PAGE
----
Lemon posset is made by heating cream and sugar to a boil, then adding lemon juice. It chills into a thick and velvety custard, although it contains no eggs, cornstarch, or gelatin. Paired with a simple cookie crust, this humble dessert becomes an elegant lemon tart.
The crust calls for digestive biscuits, British cookies that taste very similar to graham crackers. Digestive biscuits are typically found in the international aisle of grocery stores, British import shops, and online. If you can’t find digestive biscuits, graham crackers will work just as well.
- Make the crust: Heat the oven to 350°F. Place cookies in the bowl of a food processor and pulse until they are broken down into fine crumbs. Pour in the melted butter and pulse again until the mixture resembles wet sand. Alternatively, you can place the cookies in a gallon-size Ziploc bag and smash them with a rolling pin or meat tenderizer into fine crumbs. Empty crumbs into a medium mixing bowl and pour in the melted butter. Toss with your hands until the mixture resembles wet sand.
- Press a little more than half of the crumb mixture into the bottom of a 10-inch tart pan with a removable bottom. Press the remaining mixture into the sides of the pan. Make sure the crumbs are as compacted as possible by using the flat part of your fist or the bottom of a measuring cup or drinking glass to firmly pack and smooth the mixture against the pan.
- Bake the crust for 8–10 minutes or until nicely browned and smelling toasty. Set aside to cool while you make the filling.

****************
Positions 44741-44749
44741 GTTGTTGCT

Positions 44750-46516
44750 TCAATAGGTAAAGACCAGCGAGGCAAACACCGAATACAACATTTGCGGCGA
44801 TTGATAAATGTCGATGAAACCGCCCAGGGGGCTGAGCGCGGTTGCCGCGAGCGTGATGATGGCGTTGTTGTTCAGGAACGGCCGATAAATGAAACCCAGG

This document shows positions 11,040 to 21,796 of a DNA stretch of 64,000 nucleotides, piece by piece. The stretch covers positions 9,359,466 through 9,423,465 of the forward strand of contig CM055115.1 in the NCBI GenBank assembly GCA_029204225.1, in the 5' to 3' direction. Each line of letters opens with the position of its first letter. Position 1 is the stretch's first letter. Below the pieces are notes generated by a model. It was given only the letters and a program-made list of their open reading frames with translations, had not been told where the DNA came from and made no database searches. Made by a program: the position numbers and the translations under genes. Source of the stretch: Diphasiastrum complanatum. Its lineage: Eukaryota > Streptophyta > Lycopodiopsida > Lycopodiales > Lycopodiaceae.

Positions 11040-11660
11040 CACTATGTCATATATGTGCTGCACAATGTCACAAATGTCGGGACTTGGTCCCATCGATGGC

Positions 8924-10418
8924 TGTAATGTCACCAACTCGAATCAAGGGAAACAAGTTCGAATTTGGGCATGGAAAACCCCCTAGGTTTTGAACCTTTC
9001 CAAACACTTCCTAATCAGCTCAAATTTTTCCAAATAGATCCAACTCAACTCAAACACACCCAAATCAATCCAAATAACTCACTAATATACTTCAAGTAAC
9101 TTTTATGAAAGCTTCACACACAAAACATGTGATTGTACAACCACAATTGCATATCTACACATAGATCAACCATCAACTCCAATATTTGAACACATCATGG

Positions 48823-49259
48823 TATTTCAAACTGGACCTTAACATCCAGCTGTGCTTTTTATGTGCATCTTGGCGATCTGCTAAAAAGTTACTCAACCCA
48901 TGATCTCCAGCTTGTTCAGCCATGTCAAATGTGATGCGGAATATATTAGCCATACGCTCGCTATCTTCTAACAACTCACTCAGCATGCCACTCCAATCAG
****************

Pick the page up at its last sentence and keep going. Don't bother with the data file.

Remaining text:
- Make the filling: Place the heavy cream, sugar, and salt in a medium saucepan over medium-high heat. Bring the mixture to a simmer, stirring occasionally to prevent scalding and to encourage the sugar to fully dissolve. Let simmer for 1 minute.
- Remove the pan from the heat and pour in the lemon juice. Stir well—the mixture will immediately begin to thicken.
- Carefully pour the filling into the prepared crust. If you pour too quickly or from too high a height, some of the crumbs from the crust may loosen and end up floating in the filling—a purely cosmetic issue, but one that can be avoided by pouring slowly and gently.
- Chill the tart uncovered for at least two hours or until fully set. Once the filling is set, you may cover the tart with plastic wrap. Serve cold, topped with fresh fruit or as is. This tart is best eaten the day it’s made, as the crust will get soggy over time, but it will keep in the refrigerator, tightly covered, for up to 2 days.
Zola Gregory is a writer and recipe developer based in Seattle. Having previously worked as a pastry chef and baker, she now enjoys helping others find success in their own kitchens through her stories, recipes, and baking classes.